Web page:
Success as a Personal Trainer

Personal trainer is back-breaking work

Problem areas

Finding success as a personal trainer takes back-breaking work, and not necessarily because it is obviously tied to an extreme amount of athletic effort. Instead, intense competition, limited income opportunities and the years required to build up prominence and reputation in the field should not be underestimated.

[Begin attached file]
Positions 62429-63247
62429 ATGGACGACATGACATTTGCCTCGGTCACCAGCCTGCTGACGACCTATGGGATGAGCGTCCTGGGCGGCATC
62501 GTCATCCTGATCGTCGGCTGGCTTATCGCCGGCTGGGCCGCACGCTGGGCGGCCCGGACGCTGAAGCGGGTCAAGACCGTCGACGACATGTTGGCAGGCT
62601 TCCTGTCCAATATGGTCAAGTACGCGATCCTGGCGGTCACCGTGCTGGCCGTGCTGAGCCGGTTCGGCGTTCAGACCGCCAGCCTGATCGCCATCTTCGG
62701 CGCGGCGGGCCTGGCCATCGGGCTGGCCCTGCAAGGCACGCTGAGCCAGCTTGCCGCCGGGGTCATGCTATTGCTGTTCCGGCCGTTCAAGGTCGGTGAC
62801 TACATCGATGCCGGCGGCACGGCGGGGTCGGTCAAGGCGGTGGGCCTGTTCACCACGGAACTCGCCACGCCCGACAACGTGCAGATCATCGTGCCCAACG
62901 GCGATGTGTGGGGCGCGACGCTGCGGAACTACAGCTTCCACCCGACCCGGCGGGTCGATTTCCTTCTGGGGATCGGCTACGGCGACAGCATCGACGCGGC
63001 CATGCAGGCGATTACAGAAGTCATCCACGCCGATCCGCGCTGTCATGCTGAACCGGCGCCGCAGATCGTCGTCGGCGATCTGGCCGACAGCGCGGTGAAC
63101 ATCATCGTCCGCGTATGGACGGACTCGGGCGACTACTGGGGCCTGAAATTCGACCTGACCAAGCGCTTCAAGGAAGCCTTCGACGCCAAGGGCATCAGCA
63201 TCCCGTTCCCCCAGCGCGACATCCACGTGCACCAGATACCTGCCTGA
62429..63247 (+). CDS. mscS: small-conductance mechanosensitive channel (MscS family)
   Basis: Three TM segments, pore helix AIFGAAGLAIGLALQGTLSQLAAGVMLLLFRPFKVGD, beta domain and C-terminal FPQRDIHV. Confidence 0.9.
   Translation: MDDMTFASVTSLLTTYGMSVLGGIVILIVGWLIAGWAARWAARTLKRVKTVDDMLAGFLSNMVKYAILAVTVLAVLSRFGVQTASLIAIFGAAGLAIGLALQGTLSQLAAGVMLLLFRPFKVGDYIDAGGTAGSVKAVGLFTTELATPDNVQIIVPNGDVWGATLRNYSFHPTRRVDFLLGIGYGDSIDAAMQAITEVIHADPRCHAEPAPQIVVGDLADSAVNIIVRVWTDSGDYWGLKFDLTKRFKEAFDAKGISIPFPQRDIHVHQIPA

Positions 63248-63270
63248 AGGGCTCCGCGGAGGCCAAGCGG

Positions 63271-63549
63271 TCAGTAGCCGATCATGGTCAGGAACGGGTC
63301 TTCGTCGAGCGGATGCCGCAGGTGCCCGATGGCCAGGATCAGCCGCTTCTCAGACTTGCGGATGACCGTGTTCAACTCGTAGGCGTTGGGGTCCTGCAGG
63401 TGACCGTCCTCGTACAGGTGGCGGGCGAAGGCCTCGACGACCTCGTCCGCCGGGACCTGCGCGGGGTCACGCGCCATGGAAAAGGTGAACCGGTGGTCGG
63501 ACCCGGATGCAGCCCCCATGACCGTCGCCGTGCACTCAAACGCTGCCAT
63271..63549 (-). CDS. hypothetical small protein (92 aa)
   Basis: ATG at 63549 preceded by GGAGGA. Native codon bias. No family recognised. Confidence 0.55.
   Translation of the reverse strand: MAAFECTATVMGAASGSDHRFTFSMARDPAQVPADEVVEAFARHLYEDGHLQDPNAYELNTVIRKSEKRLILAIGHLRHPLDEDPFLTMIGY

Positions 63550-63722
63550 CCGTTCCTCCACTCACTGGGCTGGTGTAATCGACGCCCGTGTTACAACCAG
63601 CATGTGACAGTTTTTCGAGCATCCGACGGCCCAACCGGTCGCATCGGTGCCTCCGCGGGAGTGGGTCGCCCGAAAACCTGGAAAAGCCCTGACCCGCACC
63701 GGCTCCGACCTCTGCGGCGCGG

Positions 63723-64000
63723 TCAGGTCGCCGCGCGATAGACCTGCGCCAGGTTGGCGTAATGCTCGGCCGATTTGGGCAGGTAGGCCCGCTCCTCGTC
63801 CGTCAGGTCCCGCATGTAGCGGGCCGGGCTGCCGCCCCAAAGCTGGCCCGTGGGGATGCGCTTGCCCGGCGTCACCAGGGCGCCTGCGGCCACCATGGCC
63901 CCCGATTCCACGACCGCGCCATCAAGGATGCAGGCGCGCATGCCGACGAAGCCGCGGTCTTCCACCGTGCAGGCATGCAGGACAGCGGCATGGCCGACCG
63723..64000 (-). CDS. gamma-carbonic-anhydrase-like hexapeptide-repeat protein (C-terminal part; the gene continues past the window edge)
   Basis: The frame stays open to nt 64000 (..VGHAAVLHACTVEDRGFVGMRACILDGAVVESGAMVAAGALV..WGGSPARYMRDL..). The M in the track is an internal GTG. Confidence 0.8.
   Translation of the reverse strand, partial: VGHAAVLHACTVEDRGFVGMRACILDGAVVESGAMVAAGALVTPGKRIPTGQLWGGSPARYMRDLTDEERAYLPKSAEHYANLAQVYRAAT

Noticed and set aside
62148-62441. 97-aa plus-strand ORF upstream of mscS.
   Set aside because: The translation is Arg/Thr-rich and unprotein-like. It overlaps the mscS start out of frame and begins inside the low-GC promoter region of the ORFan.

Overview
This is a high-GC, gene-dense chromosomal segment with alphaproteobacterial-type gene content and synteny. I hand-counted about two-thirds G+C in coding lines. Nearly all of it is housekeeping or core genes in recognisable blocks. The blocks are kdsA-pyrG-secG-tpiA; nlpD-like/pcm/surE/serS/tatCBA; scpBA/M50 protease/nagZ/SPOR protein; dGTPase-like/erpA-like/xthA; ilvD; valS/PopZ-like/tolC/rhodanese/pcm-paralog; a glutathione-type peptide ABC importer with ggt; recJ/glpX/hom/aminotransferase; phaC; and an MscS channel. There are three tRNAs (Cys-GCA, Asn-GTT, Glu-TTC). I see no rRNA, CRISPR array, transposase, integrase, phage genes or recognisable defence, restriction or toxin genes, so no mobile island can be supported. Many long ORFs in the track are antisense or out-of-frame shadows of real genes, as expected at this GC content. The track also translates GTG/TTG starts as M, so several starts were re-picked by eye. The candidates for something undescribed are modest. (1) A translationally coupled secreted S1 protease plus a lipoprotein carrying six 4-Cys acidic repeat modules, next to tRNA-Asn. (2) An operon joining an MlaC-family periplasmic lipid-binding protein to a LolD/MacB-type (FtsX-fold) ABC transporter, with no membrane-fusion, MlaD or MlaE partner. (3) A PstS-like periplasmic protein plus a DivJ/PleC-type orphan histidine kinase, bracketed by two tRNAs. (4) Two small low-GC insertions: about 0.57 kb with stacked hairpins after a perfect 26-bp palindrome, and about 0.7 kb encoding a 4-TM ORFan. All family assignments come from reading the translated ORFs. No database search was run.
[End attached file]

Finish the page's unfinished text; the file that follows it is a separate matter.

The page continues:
Of course, most personal trainers-to-be want clients with plenty of dough. But doing so is difficult and requires much networking. Diverse channels can grant you access to high-income / low-leisure CEOs, freelancers and other professions such as attorneys, business consultants, tax consultants, doctors, etc. Directly contacting potential customers is a method of building your customer base that requires arduous work. Being found online is of course an easier way, but usually this doesn’t yield many clients. To increase your prominence and still earn enough to get by, there is usually no way around offering courses. The good news is, online registration often leads to courses being fully booked (Facebook ads with Eventbrite tickets). Part-time employment in a fitness studio usually doesn’t yield that much extra income and you typically need to work there for years to expect to take any customers with you when you leave (which is of course prohibited anyway).


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